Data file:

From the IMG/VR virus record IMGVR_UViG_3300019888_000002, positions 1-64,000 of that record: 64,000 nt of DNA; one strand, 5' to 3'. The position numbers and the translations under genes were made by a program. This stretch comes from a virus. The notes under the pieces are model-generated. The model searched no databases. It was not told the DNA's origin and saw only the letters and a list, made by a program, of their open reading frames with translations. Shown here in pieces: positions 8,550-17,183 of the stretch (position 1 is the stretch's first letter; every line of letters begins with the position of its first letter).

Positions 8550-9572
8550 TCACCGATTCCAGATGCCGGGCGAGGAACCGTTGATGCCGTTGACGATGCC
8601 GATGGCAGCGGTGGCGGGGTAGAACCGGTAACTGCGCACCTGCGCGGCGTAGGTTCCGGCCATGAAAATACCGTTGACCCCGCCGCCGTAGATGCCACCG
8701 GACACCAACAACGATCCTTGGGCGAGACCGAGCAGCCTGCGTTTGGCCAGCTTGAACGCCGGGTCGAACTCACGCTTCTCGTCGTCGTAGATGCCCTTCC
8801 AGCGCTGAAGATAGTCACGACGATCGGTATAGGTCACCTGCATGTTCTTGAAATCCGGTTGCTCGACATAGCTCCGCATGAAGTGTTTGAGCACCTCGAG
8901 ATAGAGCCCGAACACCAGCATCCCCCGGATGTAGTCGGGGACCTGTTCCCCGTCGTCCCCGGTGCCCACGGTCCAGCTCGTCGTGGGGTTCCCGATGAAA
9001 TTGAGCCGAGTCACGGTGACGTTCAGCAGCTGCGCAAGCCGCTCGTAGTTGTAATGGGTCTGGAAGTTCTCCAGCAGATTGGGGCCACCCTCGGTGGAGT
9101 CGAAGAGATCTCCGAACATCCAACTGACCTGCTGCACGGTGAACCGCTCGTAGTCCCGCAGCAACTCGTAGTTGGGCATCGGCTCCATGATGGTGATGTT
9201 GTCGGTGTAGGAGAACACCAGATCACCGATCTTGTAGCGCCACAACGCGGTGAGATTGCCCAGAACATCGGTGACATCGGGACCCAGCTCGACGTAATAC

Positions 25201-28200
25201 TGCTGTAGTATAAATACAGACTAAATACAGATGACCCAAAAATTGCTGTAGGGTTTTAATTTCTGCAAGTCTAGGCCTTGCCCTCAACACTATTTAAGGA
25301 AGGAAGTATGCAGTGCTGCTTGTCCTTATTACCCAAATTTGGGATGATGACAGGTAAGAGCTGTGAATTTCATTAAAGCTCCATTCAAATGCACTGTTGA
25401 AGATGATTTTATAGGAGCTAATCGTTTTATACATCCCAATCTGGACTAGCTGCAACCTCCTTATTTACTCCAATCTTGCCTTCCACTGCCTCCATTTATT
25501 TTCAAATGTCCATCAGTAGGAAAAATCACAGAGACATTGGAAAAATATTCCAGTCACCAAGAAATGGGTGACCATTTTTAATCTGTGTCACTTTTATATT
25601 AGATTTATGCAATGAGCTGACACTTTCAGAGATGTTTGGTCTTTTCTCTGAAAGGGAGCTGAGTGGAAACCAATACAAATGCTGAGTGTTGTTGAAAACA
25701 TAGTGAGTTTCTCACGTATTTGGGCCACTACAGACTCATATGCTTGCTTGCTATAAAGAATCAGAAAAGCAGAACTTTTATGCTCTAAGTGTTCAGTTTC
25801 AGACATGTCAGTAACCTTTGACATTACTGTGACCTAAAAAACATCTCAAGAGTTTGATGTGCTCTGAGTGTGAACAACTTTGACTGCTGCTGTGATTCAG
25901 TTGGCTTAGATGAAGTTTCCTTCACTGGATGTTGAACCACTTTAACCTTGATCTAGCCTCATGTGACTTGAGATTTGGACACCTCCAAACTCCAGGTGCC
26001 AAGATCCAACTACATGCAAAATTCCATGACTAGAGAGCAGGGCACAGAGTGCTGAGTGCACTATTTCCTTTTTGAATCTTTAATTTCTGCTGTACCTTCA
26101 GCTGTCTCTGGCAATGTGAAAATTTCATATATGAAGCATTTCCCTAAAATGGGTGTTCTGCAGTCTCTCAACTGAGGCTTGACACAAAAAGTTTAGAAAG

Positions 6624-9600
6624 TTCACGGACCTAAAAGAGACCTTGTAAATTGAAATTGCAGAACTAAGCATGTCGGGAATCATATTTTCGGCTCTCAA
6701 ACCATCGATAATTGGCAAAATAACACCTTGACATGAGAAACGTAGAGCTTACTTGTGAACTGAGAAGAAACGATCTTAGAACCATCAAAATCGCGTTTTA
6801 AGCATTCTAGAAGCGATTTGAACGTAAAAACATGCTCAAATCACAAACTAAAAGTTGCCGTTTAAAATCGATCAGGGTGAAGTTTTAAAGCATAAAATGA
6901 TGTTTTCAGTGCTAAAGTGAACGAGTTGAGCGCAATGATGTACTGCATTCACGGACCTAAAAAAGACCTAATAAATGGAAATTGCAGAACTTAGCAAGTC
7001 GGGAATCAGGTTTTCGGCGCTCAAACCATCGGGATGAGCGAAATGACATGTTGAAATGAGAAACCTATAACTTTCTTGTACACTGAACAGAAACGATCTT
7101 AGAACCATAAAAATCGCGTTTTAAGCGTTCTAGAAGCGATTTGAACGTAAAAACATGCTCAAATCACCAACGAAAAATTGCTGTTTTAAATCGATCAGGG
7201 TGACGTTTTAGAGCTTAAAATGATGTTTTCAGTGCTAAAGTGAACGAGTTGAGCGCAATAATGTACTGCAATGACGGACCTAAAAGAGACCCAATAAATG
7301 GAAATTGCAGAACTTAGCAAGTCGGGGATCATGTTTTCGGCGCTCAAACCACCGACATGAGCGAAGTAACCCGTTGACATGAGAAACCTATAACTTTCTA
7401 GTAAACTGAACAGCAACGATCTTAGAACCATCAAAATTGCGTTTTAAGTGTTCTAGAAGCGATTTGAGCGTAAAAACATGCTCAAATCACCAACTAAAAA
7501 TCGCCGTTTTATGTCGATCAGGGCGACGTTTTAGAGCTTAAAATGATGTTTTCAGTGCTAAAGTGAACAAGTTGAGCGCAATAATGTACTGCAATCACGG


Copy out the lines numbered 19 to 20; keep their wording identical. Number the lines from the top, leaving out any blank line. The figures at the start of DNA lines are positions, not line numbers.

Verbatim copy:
25901 TTGGCTTAGATGAAGTTTCCTTCACTGGATGTTGAACCACTTTAACCTTGATCTAGCCTCATGTGACTTGAGATTTGGACACCTCCAAACTCCAGGTGCC
26001 AAGATCCAACTACATGCAAAATTCCATGACTAGAGAGCAGGGCACAGAGTGCTGAGTGCACTATTTCCTTTTTGAATCTTTAATTTCTGCTGTACCTTCA